Conservationists rely on a semi-synthetic opioid called Etorphine HCl to tranquillise rhinos for veterinary care, translocation and other critical interventions. Shortage of this drug is already holding up translocation plans in several protected areas and preventing veterinarians from caring for injured animals.
By Moushumi Basu
“Watching a rhino get tranquillised is indeed an experience to cherish. It is hard to imagine that such a powerful animal can become so vulnerable too,” says Dharanidhar Boro, an officer on special duty at Manas National Park, who has been working with greater one-horned rhinos in India’s Assam state since 1987.
He describes the frenzy as more than 30 trained elephants circle a grazing rhino to try and contain it, and an official with a dart gun, riding atop one of the pachyderms, shoots a drug-laden syringe at the rhino’s rump or neck.
It takes eight to 10 minutes after the needle pierces the rhino’s thick skin for the animal to go completely under; it takes off running at first, then staggers, before finally collapsing onto its chest or side. While the experience is no fun for the animal, tranquillisation makes it possible to give rhinos veterinary care, affix radio collars to track them, or safely transfer them into crates for relocation.
The most important element of the tranquillising cocktail that allows conservationists to safely knock out a 2,000-plus-kilogram (4,400-pound) rhino is a semi-synthetic opioid known as Etorphine HCl.
“Etorphine HCl is by far the best available choice for rhino immobilization today,” says Amit Sharma, coordinator of rhino conservation at WWF-India. “Other large herbivores, [such] as elephants can still be tranquillised safely with other options, but nothing better works for rhinos.”
India’s stock of the drug, however, is alarmingly low. The states of Assam, West Bengal and Uttar Pradesh, home to the country’s rhino population, have almost run out of it. Since chemical immobilization plays a crucial role in the monitoring and conservation of the species, this shortage is already having an impact on rhino management plans, Sharma said.
Home to more than 2,900 greater one-horned rhinos (Rhinoceros unicornis), India does not manufacture this critical narcotic derivative and needs to import it. South Africa, where the tranquilliser is manufactured, recently banned the export of compounded drugs — including the only commercially available Etorphine HCl compound — raising questions about how India will be able to secure it in the future.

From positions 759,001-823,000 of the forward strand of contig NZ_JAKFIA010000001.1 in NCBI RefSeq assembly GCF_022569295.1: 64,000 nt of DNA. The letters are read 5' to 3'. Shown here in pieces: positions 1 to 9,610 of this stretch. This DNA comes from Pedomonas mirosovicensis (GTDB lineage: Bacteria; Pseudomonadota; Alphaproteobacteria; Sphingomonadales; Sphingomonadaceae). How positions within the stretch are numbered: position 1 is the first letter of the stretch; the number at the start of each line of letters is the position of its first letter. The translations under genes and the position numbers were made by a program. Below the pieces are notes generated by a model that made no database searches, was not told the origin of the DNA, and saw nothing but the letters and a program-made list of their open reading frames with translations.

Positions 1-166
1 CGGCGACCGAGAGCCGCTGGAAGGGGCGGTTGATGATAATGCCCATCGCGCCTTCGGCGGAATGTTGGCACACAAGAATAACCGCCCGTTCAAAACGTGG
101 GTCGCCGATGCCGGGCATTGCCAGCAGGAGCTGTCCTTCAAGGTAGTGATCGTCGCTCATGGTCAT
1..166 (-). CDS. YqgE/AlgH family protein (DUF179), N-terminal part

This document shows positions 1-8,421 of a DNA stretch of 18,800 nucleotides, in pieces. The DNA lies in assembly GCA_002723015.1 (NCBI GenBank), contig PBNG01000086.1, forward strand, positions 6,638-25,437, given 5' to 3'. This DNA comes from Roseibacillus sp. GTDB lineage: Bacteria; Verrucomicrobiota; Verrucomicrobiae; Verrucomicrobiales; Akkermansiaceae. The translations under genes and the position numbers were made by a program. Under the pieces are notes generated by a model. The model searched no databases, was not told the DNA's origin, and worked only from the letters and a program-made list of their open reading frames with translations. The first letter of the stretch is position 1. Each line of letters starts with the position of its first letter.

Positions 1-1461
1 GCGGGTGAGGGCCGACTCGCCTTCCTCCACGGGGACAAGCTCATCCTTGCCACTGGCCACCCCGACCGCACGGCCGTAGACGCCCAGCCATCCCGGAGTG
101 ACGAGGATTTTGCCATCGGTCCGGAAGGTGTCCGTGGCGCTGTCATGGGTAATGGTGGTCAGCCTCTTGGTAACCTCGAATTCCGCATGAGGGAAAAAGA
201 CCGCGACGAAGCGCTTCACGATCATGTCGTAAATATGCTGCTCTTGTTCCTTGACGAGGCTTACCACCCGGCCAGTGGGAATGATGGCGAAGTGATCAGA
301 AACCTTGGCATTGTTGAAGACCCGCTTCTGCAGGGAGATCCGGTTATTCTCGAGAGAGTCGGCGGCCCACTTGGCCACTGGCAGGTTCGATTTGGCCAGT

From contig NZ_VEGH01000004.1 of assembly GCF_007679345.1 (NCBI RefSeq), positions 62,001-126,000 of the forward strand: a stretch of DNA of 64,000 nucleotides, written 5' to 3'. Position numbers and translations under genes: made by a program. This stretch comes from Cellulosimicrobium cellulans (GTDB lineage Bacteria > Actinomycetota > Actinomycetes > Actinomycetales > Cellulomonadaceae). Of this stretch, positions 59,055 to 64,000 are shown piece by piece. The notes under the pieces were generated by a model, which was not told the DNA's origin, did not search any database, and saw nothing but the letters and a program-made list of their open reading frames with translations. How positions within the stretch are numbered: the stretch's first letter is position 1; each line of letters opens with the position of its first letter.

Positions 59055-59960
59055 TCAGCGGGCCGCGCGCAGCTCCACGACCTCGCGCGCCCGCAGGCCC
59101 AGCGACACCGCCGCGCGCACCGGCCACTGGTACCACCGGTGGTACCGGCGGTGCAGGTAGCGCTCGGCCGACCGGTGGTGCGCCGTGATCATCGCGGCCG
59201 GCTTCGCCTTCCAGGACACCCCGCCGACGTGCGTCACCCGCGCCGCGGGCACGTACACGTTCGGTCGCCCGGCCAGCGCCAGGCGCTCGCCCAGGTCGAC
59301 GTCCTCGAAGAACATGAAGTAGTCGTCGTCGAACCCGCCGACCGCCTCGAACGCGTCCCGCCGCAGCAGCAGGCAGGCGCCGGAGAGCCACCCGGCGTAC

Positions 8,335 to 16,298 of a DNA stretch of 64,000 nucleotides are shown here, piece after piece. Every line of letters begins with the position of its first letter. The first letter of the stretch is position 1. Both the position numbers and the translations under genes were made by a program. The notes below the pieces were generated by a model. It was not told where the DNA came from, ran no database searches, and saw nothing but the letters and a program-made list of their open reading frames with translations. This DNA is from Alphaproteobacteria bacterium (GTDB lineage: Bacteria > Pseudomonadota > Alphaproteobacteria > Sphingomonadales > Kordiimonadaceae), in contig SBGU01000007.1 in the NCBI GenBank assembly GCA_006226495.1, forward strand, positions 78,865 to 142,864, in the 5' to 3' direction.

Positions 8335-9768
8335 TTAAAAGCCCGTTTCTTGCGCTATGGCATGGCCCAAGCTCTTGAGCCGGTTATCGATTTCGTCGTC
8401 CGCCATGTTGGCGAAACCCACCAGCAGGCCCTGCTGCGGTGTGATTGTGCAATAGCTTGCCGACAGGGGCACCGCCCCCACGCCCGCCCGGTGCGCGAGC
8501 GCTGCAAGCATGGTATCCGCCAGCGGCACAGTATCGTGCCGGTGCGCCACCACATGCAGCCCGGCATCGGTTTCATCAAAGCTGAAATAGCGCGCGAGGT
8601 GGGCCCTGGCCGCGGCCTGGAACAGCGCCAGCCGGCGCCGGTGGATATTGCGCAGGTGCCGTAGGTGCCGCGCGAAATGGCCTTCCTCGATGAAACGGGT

“We are in trouble regarding the procurement of the drug,” said Kushal Konwar Sarma, professor of surgery and radiology at the College of Veterinary Science in Assam. “With so many rhinos in hand and with no drug to restrain them, what will we do but to be just spectators?”
The drug was once manufactured and sold under the trade name M99 in the United States, but is no longer commercially available, Sarma said. M99 was followed by a compound drug known as Immobilon, manufactured in the United Kingdom and which, according to Sarma, was a superior medication since it contained components that helped manage stress and prevent rhinos from overheating while being revived. Immobilon, too, is now off the market.
The Etorphine currently being manufactured is registered under the trade name Captivon and available in South Africa. However, a regulation that came into force in South Africa this September says that “no medicine may be compounded by a pharmacist or licensed person … for the purpose of export” — a rule that has, for now, put Captivon out of the reach of Indian conservationists.
Sarma said he hopes it may somehow be possible to at least procure Etorphine in its simple form, even if the compounded drug isn’t available. “The picture is however not clear as yet,” he said.
Even if veterinary facilities manage to find a supplier, they could still run into roadblocks within India. As a Schedule-1 narcotic derivative, Etorphine is a highly regulated drug, making its import a long, drawn-out process.
“In India too, getting [an] import license for the drug is not easy,” says Subrata Pal Chowdhury, technical assistant in the West Bengal Wildlife Wing of the Forest Department. Even before applying to India’s Narcotics Control Bureau (NCB), which ultimately approves the import application, conservation groups and government agencies have to spend from six months to a year obtaining a range of other permits and certifications from government departments, says Chowdhury, an expert on the immobilization and transport of wild animals.